Fortunately this board is labeled with component numbers. Unfortunately they don’t always make sense. For example, D2 and D6 look like single diodes on the board, but they used two diodes in series to get the value they wanted. I assume this is because they couldn’t get the “right” component cheap enough, or they had on hand a whole lot of diodes that need doubling to work right. Further, some caps and resistors are missing, and components like S1 and S4 are resistors or jumpers. My guess is that “S” means “switch” (or transistor) in this case, and that the same board was used for many different CDI applications, with component changes to work with a given ignition system. We aren’t manufacturing these, so we don’t care about that. In fact, I will make a simplified board and leave all of that stuff out. We’ll get to that later.
OK, now that all the explanation is out of the way, let’s trace this thing. It’s a lot like doing a maze, and on a multi-application board like this you can ignore the dead ends. Just make sure they’re truly dead ends! Sometimes a solder-filled hole is used to connect to another trace the other side of the board.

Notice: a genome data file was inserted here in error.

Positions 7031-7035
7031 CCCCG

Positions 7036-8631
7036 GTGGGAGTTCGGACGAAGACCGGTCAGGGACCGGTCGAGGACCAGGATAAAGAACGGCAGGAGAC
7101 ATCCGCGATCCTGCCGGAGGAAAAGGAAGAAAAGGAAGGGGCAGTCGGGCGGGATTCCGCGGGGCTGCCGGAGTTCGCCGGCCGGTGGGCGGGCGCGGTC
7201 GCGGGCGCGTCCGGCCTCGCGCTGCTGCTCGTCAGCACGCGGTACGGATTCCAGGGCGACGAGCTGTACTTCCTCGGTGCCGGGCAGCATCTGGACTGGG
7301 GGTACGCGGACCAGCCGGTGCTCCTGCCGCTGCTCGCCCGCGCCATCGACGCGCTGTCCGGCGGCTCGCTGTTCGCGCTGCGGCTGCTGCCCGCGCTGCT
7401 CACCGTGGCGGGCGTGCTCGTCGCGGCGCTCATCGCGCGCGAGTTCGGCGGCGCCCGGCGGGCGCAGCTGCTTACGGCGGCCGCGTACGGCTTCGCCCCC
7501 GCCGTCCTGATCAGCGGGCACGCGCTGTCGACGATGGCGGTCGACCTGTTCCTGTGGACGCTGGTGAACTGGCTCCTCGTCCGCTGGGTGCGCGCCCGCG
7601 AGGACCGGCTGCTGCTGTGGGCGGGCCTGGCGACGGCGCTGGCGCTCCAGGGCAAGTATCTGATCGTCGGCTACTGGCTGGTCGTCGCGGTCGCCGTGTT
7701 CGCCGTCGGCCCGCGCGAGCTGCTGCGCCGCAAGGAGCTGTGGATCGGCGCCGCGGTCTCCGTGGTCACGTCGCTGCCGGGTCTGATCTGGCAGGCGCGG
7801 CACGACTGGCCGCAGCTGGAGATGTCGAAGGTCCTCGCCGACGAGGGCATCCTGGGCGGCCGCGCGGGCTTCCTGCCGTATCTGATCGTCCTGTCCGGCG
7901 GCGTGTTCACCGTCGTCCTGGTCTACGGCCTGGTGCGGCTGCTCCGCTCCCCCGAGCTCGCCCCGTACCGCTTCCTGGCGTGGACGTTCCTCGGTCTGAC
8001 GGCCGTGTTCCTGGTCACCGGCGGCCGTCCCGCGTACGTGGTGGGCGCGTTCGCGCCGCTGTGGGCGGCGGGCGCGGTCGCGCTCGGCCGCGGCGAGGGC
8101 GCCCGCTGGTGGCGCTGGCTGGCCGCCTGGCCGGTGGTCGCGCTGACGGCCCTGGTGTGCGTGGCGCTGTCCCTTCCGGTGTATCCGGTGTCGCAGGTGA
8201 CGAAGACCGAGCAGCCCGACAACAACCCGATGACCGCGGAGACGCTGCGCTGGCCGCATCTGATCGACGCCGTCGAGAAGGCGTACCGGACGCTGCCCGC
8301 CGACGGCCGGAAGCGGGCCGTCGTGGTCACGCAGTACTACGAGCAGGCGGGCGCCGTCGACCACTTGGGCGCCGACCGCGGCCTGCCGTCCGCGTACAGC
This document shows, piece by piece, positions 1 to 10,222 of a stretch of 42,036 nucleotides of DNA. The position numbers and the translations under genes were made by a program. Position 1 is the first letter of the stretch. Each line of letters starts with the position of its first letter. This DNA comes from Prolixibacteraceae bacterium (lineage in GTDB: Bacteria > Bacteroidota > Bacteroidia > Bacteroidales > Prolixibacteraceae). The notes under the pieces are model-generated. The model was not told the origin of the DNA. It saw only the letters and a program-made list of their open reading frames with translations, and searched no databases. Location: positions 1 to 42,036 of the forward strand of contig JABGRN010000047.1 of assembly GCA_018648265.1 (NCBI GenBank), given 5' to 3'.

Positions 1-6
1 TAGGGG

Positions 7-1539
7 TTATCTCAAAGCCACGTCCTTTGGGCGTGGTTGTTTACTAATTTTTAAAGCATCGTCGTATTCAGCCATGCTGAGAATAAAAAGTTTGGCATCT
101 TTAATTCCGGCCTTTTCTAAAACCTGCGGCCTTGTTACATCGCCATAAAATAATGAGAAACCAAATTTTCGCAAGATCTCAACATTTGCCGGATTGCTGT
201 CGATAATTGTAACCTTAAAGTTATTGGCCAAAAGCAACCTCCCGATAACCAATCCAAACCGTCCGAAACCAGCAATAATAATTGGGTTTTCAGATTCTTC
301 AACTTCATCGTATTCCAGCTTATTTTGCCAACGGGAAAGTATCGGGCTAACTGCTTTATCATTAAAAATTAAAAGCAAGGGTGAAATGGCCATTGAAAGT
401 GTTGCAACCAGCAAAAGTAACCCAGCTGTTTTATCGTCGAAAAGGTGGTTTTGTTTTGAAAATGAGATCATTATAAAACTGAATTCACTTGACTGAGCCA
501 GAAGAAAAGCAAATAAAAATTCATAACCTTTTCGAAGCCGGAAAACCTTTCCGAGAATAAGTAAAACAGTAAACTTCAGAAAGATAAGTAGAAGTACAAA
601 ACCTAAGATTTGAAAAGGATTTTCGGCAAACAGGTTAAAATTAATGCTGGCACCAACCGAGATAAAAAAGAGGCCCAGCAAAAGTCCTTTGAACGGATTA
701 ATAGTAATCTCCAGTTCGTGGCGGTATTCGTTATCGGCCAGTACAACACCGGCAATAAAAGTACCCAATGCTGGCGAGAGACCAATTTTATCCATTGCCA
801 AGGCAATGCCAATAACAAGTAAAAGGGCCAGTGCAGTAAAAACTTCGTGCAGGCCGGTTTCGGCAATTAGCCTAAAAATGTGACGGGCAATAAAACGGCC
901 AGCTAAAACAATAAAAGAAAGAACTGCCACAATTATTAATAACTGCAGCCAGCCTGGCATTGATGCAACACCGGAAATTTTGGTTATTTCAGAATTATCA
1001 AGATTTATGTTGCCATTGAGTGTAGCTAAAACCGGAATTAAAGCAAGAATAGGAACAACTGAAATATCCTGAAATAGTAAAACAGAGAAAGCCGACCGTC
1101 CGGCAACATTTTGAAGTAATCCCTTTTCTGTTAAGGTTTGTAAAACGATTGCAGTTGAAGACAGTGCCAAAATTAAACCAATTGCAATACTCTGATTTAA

Here’s the clean PCB, front and back, and the back is reversed so it’s like we’re using our X-ray vision and looking through the top. (Otherwise we would have to mentally do a mirror image, and that is no fun at all.) Components were in the empty holes, but the filled-in holes always were filled in and may as well stay that way.
So let’s start with the SCR. The data sheet tells that we are looking at the cathode, anode and gate in that order from left to right.
This shows us that the gate connects to R9 and C3 in parallel. So we draw it into the schematic.
Now let’s look at the SCR cathode. I’m showing the current traces in red and traces we already accounted for in blue.
It connects in parallel to the cathode of the zener diode, the anode of D3, R5, R7, C4 and a terminal of the transistor. Unfortunately we really can’t be sure which terminal unless we know more about the transistor. So for now we will use a PCB-like transistor symbol rather than the typical schematic symbol.
Let’s finish up the SCR by tracing its anode.
It connects to the cathodes of D2 and D3, R10, R1, C5, and the external black/white wire. Now we start connecting to the other side of things we already have (D3).
Here I started adding crosses through the through-holes I had accounted for as well as tracing in purple the traces that aren’t connected to anything. Let’s also trace the other two connections to the transistor.